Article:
There are references to food security scattered through the Policy yet they are not pulled together as a specific priority outcome. If the food policy has cross-government accountability and measurement mechanisms that encompass income support and anti-poverty actions, there is a clear need for a more robust and coherent approach. CFCC’s blog post includes useful analysis of missing targets and measurements on food insecurity.

       

      Food and Agricultural Workers, including Migrants

      While messaging from AAFC opens with the fact that 1 in 8 jobs across the country are in the food sector, the Policy hardly addresses labour issues. A pilot project towards permanent residency for immigrant farm workers was included in the Budget announcement, but in fact will not meet the needs of many agricultural farm workers.

       

      Other issues

      Fishing and fishers are not mentioned. Issues with important connections to climate resilience, public trust, health and sustainability, like GMO labelling and pesticide use are also not included. There is no mention of Canada’s extra-territorial obligations with regard to the right to food, or aligning international development and trade policy with the vision, principles or priority outcomes of Food Policy for Canada. In the analysis and commentary below by Food Secure Canada members and others, important attention is drawn to these and other concerns.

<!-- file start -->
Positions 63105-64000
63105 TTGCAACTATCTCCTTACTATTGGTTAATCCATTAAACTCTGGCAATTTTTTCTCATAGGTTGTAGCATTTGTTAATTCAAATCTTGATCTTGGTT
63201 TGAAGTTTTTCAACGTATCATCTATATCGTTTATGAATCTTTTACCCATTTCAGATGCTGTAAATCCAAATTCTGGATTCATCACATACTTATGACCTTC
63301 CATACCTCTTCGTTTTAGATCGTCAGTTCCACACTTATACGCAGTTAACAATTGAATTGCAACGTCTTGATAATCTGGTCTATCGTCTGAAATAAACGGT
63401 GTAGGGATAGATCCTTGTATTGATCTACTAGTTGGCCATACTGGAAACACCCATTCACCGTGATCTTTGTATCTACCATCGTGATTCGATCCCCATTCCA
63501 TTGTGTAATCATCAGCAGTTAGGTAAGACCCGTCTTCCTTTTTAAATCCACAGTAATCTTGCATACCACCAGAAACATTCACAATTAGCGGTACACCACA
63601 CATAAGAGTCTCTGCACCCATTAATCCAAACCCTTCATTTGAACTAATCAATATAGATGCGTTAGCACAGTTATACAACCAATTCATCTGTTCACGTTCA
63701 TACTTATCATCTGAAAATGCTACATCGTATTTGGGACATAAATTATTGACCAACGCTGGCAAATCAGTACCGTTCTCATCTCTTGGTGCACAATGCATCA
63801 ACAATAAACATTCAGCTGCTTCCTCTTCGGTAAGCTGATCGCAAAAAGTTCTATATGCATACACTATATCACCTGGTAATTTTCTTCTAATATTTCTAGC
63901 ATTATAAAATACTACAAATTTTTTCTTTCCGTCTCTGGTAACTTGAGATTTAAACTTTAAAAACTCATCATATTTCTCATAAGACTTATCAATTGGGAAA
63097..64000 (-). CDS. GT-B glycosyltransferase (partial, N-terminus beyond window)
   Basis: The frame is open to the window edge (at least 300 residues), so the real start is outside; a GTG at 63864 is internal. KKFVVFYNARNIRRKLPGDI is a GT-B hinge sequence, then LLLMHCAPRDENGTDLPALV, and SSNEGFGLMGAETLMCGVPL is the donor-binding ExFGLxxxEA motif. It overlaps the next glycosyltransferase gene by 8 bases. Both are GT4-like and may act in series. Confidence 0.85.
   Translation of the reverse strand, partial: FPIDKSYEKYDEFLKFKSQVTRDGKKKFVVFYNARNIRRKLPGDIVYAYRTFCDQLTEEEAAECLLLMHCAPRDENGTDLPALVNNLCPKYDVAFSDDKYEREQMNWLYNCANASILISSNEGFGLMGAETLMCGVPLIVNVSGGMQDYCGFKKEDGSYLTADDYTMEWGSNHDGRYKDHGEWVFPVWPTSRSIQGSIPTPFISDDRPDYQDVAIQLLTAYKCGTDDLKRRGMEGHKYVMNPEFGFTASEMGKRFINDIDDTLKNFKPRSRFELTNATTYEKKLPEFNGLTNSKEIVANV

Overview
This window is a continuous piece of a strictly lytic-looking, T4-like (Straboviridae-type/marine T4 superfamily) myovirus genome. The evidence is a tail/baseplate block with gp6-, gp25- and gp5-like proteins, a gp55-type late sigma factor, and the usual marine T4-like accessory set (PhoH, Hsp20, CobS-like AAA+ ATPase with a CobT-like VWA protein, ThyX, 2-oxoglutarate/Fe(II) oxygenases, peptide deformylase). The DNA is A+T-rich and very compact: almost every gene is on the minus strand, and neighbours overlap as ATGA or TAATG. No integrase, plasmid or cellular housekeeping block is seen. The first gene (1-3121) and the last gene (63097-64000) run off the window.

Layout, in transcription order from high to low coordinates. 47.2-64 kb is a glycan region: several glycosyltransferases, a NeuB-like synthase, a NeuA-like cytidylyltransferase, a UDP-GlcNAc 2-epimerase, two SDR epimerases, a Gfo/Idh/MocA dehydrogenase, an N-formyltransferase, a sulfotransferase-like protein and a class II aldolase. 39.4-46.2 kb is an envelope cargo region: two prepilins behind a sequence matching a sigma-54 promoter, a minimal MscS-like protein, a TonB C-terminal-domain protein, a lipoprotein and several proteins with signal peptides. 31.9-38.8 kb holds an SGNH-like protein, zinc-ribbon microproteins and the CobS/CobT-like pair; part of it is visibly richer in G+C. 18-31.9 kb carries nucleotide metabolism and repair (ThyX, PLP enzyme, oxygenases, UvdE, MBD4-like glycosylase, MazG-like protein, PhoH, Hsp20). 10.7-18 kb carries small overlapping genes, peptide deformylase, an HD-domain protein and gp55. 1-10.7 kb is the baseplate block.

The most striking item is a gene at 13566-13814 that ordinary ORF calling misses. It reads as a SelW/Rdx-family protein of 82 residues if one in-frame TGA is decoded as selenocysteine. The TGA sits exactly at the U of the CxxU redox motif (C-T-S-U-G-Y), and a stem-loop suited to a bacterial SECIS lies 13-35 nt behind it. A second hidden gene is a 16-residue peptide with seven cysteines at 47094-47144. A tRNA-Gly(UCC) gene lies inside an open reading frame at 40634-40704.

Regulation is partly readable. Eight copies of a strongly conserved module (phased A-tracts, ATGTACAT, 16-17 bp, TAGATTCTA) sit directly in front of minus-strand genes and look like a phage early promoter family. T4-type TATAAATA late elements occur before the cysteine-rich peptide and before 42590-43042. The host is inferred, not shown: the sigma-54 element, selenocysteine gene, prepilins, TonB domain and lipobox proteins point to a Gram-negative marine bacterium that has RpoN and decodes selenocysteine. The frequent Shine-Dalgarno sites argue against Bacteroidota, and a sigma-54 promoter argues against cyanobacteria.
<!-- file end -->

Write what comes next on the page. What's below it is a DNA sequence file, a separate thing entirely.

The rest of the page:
What is next

      The food policy has the vision, the scope, and the mechanisms of cross-governmental measurement and accountability, to make a real difference. The realization of success will depend on how the policy is funded, implemented and governed over time. Food Secure Canada, along with our members, partners, and allies, particularly communities most affected by the issues, including Indigenous communities - will continue to engage closely with the evolution of the Policy. If pursued energetically and at scale, with gaps addressed and funding to match the vision, this first food policy for Canada could be paradigm-changing. Food Secure Canada will continue to actively advocate for a more healthy, just and sustainable food system reflected at the food policy table.